Increasingly the group was centred around Rudolf Rocker, who became a hugely influential figure in the East End, for a few short years. German, not in fact Jewish, Rocker was originally a socialist, who bcame an anarchist under the influence of Malatesta and Louise Michel after migrating to London. Moving to East London and got involved in the Sugar Loaf/Arbeter Fraint circle, learning Yiddish so as to immerse himself in the life of the Jewish community…
According to Rudolf Rocker the Arbeter Fraint group was overwhelmingly composed of workers, mostly tailors: “sad and worn, they were sweatshop workers, badly paid, and half-starved. They sat crowded together on hard benches, and the badly lighted room made them seem paler than they really were. But they followed the speaker with rapt attention…”
The group in the early 1900s included Rudolf Rocker, the Mitcop sisters Millie and Rose, ‘Red’ Rose Robins, who like several other Arbeter Frainters worked as a tailor; and Judith Goodman, who always wore a wig as cossacks had torn all her hair out before she emigrated from Russia.
Under Rocker’s leadership, Arbeter Fraint and the group around it were centrally involved in many tailors’ strikes including a 3 week mass strike of June 1906, which emerged from a growing militancy, sparked by a masters lockout, leading to mass walkouts and sympathy strikes. Rocker was a central inspiration and propagandist, and the strike won mass support. But the workers were driven gradually back to work by increasing hardship, and though it was settled with concessions on hours and abolition of piece work, masters also forced concessions, and union membership suffered… The effects of this were not totally reversed till the seminal 1912 tailors Strike; when East End tailors struck en masse in solidarity with a strike of West End (mainly non-Jewish) tailors, refusing to scab, inspired by a powerful Rocker speech at a meeting in Wonderland Theatre, Whitechapel, which brought out 13,000 Jewish tailors. Demands for a 9 hr working day, day work not piece work, higher wages, unionised closed shops, an end to bad conditions at work, were in the end won by the superhuman energy of Rocker and many others, working day and night for the strike, which saw Arbeter Fraint come out as a daily strike sheet. Other Jewish unions supported the strike fully. Attempts to starve workers back by lockout failed – paving the way for an end to sweating and possibility of united tailors unions…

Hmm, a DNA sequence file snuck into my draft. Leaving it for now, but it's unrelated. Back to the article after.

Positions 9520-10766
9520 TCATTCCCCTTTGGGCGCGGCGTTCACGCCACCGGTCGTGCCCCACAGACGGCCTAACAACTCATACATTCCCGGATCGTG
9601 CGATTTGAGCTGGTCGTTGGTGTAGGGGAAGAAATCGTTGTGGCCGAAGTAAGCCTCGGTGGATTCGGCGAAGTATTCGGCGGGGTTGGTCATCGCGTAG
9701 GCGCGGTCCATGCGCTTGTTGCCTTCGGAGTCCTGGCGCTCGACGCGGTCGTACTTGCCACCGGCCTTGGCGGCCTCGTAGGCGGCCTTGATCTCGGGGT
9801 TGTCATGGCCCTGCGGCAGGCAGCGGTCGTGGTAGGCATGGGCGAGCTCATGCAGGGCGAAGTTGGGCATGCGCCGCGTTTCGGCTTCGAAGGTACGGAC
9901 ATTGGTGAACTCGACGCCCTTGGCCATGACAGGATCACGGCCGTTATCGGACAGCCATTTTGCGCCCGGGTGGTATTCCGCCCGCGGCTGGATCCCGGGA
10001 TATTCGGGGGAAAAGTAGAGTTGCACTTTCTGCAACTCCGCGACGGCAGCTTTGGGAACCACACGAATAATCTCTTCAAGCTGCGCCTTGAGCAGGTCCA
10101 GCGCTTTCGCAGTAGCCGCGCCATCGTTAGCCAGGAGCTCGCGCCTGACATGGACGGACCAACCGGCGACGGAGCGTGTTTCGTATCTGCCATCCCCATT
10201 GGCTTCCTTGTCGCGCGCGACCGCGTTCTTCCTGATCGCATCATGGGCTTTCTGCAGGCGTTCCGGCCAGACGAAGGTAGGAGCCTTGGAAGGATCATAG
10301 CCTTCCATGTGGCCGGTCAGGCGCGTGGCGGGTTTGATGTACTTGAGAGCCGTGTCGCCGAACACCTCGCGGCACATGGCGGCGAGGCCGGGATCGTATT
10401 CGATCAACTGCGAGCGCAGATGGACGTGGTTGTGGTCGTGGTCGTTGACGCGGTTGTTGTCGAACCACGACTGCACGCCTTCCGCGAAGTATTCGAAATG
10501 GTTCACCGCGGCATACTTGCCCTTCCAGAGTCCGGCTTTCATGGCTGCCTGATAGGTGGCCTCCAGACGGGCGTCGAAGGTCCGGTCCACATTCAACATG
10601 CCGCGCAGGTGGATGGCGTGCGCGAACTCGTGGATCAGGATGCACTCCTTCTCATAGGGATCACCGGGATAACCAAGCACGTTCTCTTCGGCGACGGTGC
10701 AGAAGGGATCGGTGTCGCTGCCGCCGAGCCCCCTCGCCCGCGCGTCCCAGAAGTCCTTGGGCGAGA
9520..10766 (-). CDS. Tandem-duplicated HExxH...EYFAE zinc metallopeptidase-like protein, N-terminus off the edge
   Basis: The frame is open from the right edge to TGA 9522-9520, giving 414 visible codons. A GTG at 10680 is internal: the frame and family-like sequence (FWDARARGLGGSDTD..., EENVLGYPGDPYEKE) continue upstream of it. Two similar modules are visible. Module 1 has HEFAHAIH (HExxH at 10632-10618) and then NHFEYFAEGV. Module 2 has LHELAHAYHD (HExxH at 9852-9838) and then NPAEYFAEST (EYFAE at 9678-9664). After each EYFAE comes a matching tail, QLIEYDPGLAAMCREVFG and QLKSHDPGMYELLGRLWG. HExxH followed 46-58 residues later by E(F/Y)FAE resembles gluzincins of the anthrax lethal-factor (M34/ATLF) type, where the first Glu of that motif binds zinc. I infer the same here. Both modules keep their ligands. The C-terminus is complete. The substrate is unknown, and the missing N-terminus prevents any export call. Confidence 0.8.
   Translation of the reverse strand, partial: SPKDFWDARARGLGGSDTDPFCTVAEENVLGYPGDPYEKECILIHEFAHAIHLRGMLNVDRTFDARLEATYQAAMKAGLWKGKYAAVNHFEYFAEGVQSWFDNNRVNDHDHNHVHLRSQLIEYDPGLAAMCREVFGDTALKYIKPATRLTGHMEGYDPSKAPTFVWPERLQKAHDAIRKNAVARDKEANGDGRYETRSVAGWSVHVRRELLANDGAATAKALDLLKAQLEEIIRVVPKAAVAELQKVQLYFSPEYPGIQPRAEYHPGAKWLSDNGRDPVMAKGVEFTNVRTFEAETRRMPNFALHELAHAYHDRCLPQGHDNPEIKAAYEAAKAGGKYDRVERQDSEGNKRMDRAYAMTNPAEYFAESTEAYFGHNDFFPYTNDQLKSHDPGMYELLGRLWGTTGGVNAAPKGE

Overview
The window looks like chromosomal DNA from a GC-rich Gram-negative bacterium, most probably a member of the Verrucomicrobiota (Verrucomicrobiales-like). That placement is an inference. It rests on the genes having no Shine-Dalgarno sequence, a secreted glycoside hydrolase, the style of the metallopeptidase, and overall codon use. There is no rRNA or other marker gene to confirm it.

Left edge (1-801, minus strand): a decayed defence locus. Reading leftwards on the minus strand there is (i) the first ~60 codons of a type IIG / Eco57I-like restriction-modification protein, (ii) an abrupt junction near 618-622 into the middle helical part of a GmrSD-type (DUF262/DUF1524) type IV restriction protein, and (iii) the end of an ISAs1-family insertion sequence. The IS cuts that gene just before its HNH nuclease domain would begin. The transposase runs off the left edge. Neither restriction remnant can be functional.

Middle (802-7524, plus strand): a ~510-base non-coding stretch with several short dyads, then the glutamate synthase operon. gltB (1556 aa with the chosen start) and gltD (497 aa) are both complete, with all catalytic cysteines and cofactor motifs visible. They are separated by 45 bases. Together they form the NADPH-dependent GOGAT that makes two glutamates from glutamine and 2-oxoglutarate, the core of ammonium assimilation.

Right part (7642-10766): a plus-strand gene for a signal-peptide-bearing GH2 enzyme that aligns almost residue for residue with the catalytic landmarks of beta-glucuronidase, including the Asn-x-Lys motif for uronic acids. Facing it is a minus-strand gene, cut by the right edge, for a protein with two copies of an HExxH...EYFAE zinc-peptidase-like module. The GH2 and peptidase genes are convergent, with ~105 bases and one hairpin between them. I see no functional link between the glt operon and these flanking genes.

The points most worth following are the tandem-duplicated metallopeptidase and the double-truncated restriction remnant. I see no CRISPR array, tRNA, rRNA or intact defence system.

Rocker and the Arbeter Fraint group also worked hard to unite Jewish workers and east End dockers (traditionally very anti-immigrant as a rule). The AF group encouraged Jewish working class support for the 1911 and 1912 dock strikes, and many Jewish workers took dockers’ children into their homes during great poverty among the dockers in 1912… Links were made in these years that lasted decades, bearing fruit into the 1930s, the struggle against fascism, and to the Battle of Cable Street…
However the East End Jewish anarchist workers movement declined with the onset of World War 1. Rocker was interned as an ‘enemy alien’ throughout the war, as were a number of others. The Arbeter Fraint, from the start opposing the war, was suppressed by the British government. Heavy repression fell on jewish and other workers who opposed the war. And many Jews and other exiles returned to Russia with the 1917 revolution. Of those that remained, many anarchos and syndicalists joined the new Communist Party, enthused by the seeming success of the Soviet regime; others left the movement, emigrated to the USA, or moved to other parts of London. To some extent also, Rocker’s charismatic influence had become all-important to the maintenance of the Arbeter Fraint, and the wider movement, and without him it fell apart.
Much more on the brilliant and inspiring story of the Arbeter Fraint can be read in:
Rudolf Rocker, The London Years.
William Fishman, East End Jewish Radicals 1875-1914.
An entry in the 2016 London Rebel History Calendar – check it out online